The economy is the "elephant" in the room. It dominates virtually every discussion from large boardrooms to small kitchens. All industries are experiencing fallout, yet if you're in the sealcoating business, you may be providing just the right service at the right time.
"From a property owner's perspective, sealcoating is protecting an important investment," says Seal-Rite CEO Brent Loutzenhiser. "With the housing market on hold in most parts of the country, homeowners are staying put and spending money on maintaining their homes. Sealcoating will protect their driveways and is much less expensive than an asphalt overlay. Similarly, property managers and owners of commercial establishments also understand the value of preventive maintenance on their parking lots."
"The work is there," he adds. "It's up to the sealcoating contractor to deliver a quality job as efficiently as possible. It's no secret that one of the most critical factors for being a success in this business is having the right equipment. Just as your service is an investment for your customers, your equipment is an investment in your business, and your sealcoating equipment will likely be the biggest investment you will make."
Loutzenhiser emphasizes that whether you are buying your first machine or upgrading to a larger unit, the decision should not be made in haste. "Do your homework," he says. "Determine the types of jobs you will be doing: primarily residential driveways, primarily commercial parking lots, or a little bit of both. If you're just starting out, will you be working part-time or full-time? How far are you from your material supplier? Being close and making fewer trips to get sealer will give you a definite advantage over a competitor who is two hours from his supplier."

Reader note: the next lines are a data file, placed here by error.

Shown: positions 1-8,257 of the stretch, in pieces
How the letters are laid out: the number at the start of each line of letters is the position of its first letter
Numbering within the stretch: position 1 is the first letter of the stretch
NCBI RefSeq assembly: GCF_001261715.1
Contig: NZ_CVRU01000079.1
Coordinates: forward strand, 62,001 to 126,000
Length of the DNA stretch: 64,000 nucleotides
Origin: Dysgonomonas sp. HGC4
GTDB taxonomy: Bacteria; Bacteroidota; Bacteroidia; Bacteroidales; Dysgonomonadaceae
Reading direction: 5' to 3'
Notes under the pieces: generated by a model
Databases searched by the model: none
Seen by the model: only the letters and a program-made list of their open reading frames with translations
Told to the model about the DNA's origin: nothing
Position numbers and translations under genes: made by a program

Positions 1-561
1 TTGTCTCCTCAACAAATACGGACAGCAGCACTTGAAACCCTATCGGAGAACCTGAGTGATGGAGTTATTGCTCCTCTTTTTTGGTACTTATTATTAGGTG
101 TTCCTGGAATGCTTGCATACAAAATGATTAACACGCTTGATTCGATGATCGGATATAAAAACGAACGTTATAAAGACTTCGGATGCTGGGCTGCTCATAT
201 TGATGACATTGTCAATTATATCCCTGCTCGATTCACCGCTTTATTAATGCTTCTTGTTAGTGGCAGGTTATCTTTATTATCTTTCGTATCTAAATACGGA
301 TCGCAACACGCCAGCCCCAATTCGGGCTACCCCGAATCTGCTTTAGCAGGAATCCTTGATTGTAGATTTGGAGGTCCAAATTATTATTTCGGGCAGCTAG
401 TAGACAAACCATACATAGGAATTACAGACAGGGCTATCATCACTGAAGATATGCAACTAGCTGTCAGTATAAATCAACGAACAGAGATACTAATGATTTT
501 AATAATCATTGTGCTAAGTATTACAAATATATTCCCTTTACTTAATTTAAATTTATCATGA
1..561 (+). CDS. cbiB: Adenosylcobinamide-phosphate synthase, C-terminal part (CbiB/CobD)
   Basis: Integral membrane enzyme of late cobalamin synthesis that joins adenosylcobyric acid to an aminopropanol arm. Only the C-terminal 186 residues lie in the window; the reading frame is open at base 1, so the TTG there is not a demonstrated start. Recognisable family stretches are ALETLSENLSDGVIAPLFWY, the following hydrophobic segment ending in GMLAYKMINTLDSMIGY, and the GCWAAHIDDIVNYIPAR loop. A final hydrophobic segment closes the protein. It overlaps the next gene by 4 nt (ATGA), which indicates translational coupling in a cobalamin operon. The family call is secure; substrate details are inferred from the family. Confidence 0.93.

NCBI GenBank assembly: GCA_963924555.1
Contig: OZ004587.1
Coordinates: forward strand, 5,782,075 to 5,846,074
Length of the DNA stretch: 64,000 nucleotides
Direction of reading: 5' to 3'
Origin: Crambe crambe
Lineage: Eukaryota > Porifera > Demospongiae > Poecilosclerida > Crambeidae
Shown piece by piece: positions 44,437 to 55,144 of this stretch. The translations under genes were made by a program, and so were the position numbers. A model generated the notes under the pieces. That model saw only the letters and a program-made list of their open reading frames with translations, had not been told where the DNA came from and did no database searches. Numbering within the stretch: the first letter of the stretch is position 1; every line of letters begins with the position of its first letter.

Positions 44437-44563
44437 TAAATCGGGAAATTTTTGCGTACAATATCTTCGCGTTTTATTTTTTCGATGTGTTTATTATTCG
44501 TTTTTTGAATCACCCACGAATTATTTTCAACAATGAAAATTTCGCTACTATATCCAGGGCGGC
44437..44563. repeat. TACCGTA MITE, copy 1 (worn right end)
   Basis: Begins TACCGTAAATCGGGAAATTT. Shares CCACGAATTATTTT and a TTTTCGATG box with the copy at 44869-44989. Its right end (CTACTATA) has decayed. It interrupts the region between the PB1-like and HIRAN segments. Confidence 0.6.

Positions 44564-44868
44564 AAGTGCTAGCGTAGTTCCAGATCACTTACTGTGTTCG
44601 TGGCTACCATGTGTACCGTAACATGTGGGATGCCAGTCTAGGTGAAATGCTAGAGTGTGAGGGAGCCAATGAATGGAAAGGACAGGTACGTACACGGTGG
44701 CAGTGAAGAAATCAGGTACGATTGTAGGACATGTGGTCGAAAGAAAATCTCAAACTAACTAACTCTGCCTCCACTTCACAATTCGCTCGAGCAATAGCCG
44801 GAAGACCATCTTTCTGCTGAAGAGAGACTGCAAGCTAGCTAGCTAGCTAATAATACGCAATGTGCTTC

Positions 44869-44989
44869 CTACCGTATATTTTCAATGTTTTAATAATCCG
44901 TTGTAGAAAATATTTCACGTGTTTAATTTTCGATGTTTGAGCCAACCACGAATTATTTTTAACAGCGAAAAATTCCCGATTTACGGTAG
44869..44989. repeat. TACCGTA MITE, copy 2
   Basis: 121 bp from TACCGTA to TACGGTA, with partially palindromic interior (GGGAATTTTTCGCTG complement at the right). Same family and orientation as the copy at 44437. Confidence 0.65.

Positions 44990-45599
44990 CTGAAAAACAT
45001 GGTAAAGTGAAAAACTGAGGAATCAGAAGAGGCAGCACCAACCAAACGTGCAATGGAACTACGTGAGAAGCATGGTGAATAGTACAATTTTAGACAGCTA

Seal-Rite manufactures a full-line of sealcoating equipment from a small, portable spray system with no tank to a self-contained spray system with tank, trailer, and extras such as an on-board gravity feed fuel tank, extra-large deck, room for a melter, lots of storage space, and lights for nighttime use.
"One mistake that buyers make is purchasing a tank that is too small," Loutzenhiser says. "No matter how big or small an operation is, you will need storage; and remember, most material suppliers are not open on weekends. Some will even offer a discount when contractors purchase a quantity of sealer in the 500-gallon range."
Steve Rapp, Equipment Division Manager for SealMaster agrees. "Some contractors would prefer to buy smaller equipment and then move up as they need more capacity. Instead, most should consider starting with nothing less than a 575-gallon tank. Downtime is tough in this market."
SealMaster manufactures a full line of sealcoating equipment, including self-propelled, trailer, and skid units, as well as economical portable spray systems. Self-propelled models SP 300 Dual and SP 575 Dual give operators the option to spray on sealer or use a squeegee.
Spray versus squeegee
Both manufacturers note that spraying has gained in popularity over the years, in large part because misconceptions about the process have been dispelled. "One misconception is that you apply more with a squeegee than you do with a sprayer," Loutzenhiser says. "In reality, the spray wand eliminates variables that one would encounter with a hand application, either using a brush or a squeegee. These variables include quantity of asphalt, proper mixing, and so forth. When spraying, the application is determined entirely by contractors: the mix design, the pressure at which they spray, the height of the spray wand, the speed at which they walk, and the spray tip they're using. It literally puts the control in their hands.
Adds Rapp, "Spraying is particularly beneficial when sealing rough areas where normally a squeegee would fill in voids, wasting material. Conversely, there are applications where a squeegee's ability to fill in voids can be useful."